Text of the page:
CSF Newsletter

March 27, 2016

This newsletter focuses on Character Training and the current emphasis on Social and Emotional Learning.

Every industry has its own unique jargon.

Education has its own. For example: NCLB, ESSA, STEM, ESL, ESOL, CELLA, IEP, CCSS, IDEA, and ESA.

A fairly new member to the education jargon is SEL--Social and Emotional Learning--which has stimulated an array of programs to assist schools in implementing SEL.

While most Christian schools have included Christian Character Trait Learning in their curricula, how does this compare or have relevance to the new emphasis nationally on Social and Emotional Learning (SEL)?

Lead article:

Should SEL be incorporated into Christian Character Trait Learning?

Ken Wackes
March 25, 2016

What is SEL?

Character training has been mandated by most states for public schools.

The 2004 Florida Legislature mandated the inclusion of character training programs in all public schools K-12 (1003.42 FS). "The character-development curriculum," states 1003.42, "shall stress the qualities of patriotism; responsibility; citizenship; kindness; respect for authority, life, liberty, and personal property; honesty; charity; self-control; racial, ethnic, and religious tolerance; and cooperation."
Image from Hip Hop SEL @ https://www.linkedin.com/pulse/hip-hop-social-emotional-learning-sel-tier-2-groups-williams

SEL, however, takes a somewhat different tact. It adds a new dimension by dealing with specific skills or competencies, by which, as one resource agency states, "a student is able to recognize emotions and emotional triggers, make and identify personal and academic goals, demonstrate cooperation and teamwork, and identify ways to resist peer pressure to engage in unsafe or unethical activities." (CASEL at http://www.casel.org/social-and-emotional-learning/core-competencies)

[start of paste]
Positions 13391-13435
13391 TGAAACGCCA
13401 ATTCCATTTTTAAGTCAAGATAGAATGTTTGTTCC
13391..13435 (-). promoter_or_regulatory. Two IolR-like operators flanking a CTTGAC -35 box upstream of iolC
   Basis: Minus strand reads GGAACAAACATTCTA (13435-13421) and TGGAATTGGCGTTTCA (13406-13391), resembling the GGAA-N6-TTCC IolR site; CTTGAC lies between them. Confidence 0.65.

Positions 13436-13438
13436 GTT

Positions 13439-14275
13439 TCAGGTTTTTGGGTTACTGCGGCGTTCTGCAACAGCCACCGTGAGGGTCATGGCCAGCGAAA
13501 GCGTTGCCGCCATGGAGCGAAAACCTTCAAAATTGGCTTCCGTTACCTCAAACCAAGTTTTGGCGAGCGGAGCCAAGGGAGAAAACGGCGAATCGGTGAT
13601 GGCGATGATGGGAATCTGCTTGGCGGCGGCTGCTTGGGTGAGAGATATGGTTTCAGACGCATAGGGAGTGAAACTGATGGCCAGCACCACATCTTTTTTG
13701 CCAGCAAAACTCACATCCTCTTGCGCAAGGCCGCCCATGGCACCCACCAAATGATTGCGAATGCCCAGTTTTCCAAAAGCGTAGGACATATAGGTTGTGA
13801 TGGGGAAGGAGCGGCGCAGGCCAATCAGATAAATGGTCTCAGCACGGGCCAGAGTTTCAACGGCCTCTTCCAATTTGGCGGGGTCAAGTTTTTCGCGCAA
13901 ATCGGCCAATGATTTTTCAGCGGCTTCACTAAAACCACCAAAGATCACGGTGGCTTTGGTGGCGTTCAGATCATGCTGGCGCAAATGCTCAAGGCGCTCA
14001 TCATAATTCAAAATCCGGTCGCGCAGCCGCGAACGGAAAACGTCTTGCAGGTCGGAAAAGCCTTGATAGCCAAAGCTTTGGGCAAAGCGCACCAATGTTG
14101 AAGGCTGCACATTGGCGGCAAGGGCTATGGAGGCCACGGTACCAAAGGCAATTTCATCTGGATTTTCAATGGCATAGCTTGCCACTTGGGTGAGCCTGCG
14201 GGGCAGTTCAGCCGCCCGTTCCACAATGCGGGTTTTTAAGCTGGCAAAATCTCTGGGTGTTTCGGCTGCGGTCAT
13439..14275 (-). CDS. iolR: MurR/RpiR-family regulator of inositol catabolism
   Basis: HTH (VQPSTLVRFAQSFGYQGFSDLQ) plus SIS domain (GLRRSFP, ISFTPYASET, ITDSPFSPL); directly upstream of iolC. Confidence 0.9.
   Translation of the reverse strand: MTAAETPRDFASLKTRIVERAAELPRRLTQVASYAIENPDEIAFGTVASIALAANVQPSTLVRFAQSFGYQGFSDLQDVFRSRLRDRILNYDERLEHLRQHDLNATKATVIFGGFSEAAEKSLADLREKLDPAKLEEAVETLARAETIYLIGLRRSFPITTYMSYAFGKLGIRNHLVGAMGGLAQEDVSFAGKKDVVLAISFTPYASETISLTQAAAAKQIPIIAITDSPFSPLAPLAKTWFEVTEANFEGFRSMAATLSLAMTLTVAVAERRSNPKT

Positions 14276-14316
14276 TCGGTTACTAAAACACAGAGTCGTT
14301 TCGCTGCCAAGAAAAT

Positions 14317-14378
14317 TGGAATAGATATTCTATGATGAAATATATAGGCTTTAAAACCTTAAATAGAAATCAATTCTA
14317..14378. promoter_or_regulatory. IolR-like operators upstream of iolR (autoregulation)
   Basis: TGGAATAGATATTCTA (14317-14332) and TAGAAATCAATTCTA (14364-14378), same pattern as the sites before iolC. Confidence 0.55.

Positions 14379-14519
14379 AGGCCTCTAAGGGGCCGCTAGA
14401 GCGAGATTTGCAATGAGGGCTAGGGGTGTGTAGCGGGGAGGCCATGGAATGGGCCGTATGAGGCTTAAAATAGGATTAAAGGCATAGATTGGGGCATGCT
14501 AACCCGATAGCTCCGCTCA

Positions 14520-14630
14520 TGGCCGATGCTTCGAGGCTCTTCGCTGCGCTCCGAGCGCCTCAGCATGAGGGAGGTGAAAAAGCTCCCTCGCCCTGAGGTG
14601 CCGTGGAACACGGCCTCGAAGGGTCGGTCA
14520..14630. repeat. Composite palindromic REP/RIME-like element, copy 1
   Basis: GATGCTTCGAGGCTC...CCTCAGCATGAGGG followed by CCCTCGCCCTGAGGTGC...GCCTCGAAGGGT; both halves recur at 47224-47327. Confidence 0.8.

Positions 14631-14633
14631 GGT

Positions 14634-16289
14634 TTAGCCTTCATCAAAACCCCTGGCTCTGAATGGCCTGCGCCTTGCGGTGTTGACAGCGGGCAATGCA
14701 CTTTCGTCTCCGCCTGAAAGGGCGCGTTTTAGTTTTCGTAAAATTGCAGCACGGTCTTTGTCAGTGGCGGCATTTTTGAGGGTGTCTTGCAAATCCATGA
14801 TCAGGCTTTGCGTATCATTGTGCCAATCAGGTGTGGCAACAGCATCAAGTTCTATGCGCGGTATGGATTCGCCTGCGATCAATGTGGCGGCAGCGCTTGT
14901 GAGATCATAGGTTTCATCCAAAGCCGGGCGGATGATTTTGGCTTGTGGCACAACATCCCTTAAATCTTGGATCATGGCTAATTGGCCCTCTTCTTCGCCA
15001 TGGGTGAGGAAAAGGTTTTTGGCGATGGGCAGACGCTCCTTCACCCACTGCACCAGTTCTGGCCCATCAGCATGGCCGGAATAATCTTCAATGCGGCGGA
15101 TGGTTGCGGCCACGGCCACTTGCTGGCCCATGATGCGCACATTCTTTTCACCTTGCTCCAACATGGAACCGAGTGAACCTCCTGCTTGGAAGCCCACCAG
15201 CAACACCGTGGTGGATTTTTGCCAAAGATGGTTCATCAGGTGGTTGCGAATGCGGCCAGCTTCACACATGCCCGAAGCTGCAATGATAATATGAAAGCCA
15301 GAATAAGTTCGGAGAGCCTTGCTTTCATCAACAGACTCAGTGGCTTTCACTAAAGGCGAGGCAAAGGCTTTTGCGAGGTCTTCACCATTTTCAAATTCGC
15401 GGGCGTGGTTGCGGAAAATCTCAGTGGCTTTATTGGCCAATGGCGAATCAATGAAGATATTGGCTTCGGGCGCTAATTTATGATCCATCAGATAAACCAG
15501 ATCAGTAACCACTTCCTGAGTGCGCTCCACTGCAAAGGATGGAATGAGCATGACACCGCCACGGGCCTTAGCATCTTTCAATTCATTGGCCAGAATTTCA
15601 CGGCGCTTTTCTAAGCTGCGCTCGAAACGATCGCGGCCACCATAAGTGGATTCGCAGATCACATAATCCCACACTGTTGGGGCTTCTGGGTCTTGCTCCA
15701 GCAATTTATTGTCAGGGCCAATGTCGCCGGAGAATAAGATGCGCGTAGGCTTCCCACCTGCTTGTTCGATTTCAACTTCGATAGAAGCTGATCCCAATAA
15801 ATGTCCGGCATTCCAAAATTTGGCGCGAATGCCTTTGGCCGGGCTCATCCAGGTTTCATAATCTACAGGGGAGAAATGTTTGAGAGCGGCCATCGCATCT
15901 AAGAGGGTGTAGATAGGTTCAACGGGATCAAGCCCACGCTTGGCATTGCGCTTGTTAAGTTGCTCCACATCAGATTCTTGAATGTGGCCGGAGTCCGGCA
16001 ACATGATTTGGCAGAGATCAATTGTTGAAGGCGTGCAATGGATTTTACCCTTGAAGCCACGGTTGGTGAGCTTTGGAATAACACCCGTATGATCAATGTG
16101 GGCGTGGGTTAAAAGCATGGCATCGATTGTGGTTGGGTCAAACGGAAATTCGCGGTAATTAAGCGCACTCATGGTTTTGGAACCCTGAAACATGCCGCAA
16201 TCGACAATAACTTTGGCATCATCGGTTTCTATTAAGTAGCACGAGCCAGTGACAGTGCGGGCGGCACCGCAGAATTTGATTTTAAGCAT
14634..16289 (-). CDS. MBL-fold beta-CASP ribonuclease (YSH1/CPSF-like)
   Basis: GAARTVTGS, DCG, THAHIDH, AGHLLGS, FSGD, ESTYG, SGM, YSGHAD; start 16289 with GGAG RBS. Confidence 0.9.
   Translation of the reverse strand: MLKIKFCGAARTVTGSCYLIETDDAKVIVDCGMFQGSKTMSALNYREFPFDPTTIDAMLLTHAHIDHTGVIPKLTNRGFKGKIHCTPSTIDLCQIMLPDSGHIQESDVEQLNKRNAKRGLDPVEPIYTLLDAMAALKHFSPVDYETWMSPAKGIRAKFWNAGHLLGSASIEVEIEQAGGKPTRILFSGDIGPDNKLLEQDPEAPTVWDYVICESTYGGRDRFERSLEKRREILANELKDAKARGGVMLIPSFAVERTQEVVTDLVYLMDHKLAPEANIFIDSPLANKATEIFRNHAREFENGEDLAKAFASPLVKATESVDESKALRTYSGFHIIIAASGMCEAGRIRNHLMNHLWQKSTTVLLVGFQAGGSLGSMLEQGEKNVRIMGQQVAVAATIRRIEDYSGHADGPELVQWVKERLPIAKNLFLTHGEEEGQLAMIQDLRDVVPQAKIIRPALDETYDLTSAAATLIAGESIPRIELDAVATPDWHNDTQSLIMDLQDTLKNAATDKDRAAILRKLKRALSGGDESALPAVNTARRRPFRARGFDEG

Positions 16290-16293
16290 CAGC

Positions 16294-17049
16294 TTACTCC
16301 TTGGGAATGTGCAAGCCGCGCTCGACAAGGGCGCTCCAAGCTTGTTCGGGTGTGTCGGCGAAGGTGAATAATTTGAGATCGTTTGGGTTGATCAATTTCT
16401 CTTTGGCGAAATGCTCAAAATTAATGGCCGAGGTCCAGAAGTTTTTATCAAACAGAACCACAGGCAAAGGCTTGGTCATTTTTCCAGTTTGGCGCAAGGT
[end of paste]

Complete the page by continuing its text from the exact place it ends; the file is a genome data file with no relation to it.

Another resource defines SEL as "transforming children's lives by providing vital social and emotional learning programs to reduce stress and aggressive behavior, improve focus and academic performance and increase resiliency for success in school and in life." (MindUP at http://thehawnfoundation.org/mindup/)

Five Competencies of SEL

The five competencies common to most SEL programs, according to Edutopia, are:

  • What are my thoughts and feelings?
  • What causes those thoughts and feelings?
  • How can I express my thoughts and feelings respectfully?
  • What different responses can I have to an event?
  • How can I respond to an event as constructively as possible?
  • How can I better understand other people's thoughts and feelings?
  • How can I better understand why people feel and think the way they do?
  • How can I adjust my actions so that my interactions with different people turn out well?
  • How can I communicate my expectations to other people?
  • How can I communicate with other people to understand and manage their expectations of me?
  • What consequences will my actions have on myself and others?
  • How do my choices align with my values?
  • How can I solve problems creatively?
(Edutopia: See their intro video at http://www.edutopia.org/keys-social-emotional-learning-video)


SEL in its secular versions has an inherent flaw. SEL programs ignore the spiritual component, which they must if they are to be implemented in public schools. The Florida statute is very clear. Any program implemented is to be "similar to Character First or Character Counts, which is secular in nature."

Thus, the very Source of emotional and relational health is ignored and the basis for what determines good behavior is subjective and ultimately relative. It is based upon the belief that universally accepted behavioral norms can be learned and sustained by any student apart from any spiritual or religious reference.

Christian character trait programs often have their own weaknesses.